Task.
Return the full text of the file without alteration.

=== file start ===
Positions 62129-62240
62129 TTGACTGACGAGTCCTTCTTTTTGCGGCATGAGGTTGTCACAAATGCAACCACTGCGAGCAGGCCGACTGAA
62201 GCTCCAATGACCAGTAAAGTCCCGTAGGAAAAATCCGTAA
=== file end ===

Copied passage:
Positions 62129-62240
62129 TTGACTGACGAGTCCTTCTTTTTGCGGCATGAGGTTGTCACAAATGCAACCACTGCGAGCAGGCCGACTGAA
62201 GCTCCAATGACCAGTAAAGTCCCGTAGGAAAAATCCGTAA